As we come to the end of our run of articles excerpted from the 2017 iNEMI Roadmap, it gives us time to reflect on the nature of roadmaps in general and their value to the industry.
I’ve always been a fan of them. My history with the document dates to the earliest interconnect roadmap, developed by IPC in 1994. As a cub reporter, I covered the series of meetings that led to the first PWB roadmap. The energy was palpable. We really felt like we were saving the industry.
Subject experts acted as chairs for the respective working groups, each tasked with developing a chapter. Each chapter reflected the biases of those who developed it. That first tome ran a scant 172 pages and reviewed nine technology areas, primarily bare boards, assembly, packaging, and components. The development process hasn’t changed dramatically since then, even as the sheer volume of what is described has exploded.
IPC’s oversight eventually gave way to iNEMI, and the latter really stepped up its game. It revamped the organization of the document, tying it to end-products, not technologies. To that end, the consortium introduced product “emulators” like handhelds, automotive, and IoT around which to arrange its forecasts.
In all likelihood, that’s the better way, since processes come and go. The design methodologies, materials and equipment (and standards, for that matter) used in the build of those end-products are not means unto themselves and should not inhibit innovation.
But is the roadmap of perhaps self-constrained utility these days? As we developed the series of excerpts this year, we noticed a disparity between the respective chapters. Some are very high-level, 60,000 ft.-type summaries. Others dive into the minutiae of forecasted line widths and spacing, minimum hole size, board thickness, and other such details.
Despite that, my sense is there are some bigger issues. One is the speed with which products are conceived and developed. Certainly for the many consumer goods, phones, wearables and the like, the roadmap can’t necessarily keep up with the changes to the end-product, and as such becomes less reliably predictive over time.
Then there’s the nature of the customer-supplier relationship. I believe the larger companies in the industry supply chain do make use of industry roadmaps, which they merge with their own data to come up with something specific to themselves.
For the small- to medium-sized enterprises, it’s likely a different story. In fact, much of the equipment, material or technology adoption process is a result of either a lack of in-house capacity or the need to bring on a certain technology in order to satisfy a new or existing customer. It is reactive by nature. The roadmap, of course, is intended to be proactive, to help sort out the technologies that companies can acquire or implement ahead of the need, not after the fact.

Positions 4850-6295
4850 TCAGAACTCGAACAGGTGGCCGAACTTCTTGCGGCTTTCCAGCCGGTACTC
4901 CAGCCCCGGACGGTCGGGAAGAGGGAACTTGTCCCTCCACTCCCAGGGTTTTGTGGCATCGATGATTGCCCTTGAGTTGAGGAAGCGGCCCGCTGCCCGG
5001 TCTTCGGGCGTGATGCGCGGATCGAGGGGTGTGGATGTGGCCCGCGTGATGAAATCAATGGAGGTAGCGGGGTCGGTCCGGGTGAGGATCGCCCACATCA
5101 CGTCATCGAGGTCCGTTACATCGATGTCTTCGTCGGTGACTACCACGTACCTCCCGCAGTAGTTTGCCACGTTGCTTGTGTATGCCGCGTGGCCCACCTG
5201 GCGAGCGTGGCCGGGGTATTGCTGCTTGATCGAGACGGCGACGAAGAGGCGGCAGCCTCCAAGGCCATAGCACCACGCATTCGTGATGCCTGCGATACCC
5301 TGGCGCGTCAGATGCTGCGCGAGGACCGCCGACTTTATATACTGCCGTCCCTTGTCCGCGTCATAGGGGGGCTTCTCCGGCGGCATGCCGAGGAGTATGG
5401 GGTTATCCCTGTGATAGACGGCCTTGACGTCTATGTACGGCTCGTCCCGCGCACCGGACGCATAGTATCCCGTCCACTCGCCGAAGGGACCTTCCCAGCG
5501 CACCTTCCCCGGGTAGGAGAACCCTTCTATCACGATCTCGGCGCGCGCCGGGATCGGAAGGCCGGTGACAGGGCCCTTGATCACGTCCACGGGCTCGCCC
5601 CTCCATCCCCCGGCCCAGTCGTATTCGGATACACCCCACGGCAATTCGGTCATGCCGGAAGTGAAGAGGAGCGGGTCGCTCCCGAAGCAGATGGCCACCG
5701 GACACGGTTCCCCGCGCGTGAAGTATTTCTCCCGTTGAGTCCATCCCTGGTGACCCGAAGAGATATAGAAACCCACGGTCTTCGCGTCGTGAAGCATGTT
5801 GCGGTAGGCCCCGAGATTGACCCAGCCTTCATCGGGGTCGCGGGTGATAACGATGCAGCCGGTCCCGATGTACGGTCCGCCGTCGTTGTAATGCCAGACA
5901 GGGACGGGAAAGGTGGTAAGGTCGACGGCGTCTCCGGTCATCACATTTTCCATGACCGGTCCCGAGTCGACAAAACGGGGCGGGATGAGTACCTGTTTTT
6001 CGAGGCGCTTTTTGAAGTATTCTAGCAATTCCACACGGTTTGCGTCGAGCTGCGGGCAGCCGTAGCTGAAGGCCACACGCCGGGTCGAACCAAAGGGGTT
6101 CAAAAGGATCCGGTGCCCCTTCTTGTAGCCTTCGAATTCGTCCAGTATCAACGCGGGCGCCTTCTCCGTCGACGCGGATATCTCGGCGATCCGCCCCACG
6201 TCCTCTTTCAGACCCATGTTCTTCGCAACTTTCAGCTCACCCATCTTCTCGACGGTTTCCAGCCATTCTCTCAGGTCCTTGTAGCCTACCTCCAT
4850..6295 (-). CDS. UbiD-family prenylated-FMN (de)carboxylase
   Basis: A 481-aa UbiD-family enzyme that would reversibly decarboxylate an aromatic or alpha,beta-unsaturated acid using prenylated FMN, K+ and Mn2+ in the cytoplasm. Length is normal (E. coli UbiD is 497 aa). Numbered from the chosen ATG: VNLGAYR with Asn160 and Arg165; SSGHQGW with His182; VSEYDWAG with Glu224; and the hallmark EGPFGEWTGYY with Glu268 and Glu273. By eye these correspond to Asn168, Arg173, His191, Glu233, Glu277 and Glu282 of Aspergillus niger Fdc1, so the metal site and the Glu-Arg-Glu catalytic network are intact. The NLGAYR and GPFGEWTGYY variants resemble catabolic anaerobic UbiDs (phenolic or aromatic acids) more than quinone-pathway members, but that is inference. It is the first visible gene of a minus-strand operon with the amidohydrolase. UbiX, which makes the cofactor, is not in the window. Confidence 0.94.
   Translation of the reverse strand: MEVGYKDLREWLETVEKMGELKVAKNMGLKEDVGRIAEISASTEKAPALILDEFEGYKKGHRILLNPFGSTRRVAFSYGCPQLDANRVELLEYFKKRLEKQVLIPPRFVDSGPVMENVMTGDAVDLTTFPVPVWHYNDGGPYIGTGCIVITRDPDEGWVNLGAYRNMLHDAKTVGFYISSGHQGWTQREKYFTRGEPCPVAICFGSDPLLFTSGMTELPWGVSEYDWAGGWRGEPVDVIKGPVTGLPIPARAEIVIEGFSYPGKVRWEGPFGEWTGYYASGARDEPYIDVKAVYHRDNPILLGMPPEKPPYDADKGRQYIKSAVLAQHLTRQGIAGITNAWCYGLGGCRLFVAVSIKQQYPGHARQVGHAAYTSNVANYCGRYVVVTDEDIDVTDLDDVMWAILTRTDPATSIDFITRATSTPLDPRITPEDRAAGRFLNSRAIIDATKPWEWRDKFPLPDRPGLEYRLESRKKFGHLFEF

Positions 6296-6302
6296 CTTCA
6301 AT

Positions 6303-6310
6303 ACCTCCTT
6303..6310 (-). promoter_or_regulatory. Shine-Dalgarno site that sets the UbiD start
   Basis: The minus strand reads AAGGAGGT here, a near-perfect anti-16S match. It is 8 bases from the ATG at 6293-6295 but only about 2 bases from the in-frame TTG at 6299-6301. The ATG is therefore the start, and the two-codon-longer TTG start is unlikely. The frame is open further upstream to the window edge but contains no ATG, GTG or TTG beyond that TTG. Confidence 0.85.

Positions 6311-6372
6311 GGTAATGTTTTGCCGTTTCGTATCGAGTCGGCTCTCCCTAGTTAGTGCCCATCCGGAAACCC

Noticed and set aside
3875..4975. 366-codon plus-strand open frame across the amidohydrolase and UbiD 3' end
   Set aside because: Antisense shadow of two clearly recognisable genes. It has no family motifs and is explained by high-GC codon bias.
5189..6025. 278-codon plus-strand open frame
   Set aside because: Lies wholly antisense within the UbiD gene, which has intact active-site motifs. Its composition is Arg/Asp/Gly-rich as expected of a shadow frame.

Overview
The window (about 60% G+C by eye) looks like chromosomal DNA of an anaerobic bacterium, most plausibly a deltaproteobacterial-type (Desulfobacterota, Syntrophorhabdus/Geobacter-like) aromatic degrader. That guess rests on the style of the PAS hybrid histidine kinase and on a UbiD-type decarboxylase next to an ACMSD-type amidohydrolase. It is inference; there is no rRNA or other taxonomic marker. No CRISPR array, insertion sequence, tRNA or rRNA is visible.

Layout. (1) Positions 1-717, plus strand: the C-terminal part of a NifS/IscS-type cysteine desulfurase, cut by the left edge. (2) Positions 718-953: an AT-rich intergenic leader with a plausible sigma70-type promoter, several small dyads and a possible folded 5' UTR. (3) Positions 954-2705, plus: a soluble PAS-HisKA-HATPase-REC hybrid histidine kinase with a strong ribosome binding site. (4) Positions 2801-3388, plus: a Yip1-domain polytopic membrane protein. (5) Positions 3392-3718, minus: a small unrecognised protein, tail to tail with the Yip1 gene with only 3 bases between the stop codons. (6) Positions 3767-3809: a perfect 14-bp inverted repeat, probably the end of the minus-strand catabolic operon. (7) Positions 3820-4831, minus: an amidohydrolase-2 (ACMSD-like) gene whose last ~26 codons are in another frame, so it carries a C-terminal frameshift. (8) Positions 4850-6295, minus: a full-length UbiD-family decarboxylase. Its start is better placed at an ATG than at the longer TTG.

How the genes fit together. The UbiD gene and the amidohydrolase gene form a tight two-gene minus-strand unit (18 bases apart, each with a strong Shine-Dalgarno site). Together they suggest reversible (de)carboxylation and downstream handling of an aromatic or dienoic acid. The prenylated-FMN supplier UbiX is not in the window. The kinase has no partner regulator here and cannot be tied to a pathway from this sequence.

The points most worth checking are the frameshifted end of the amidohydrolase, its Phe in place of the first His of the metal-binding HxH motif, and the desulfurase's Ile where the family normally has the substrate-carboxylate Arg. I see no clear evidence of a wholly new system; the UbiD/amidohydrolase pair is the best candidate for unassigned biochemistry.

iNEMI is thinking these same things, it seems. I spoke with CEO Marc Benowitz in October, and it appears their board of directors is reviewing the nature of its constituents and how they use the roadmap. (Benowitz also noted, with some humor, the side-by-side evolution of the roadmap from its peak as a 2,000-page tome to a CD-ROM to, well, digital vapor as distribution has segued to a PDF format.)
That willingness to consider the perspective of the user and not be beholden to tradition will serve the iNEMI board well. I still believe the information has value. I know iNemi has attempted to overlay a template to the chapter authors to help guide them and create a better flow and sense of uniformity to the roadmap. Perhaps it’s not even that important all chapters are on par in terms of detail, since some markets are smaller than others in terms of the number of key companies, and perhaps those industry players don’t need or rely on the roadmap as much as some other segments.
The time has come to position the roadmap not as a snapshot of industry capabilities at a given point in time but to get back to the original intention, which was to guide the supply chain to ensure limited resources weren’t spent chasing technologies that might not meet customers’ needs. A better understanding of just how the industry uses that document will go a long way toward ensuring the next generation of roadmaps meets the needs of the electronics supply chain for another 30 years.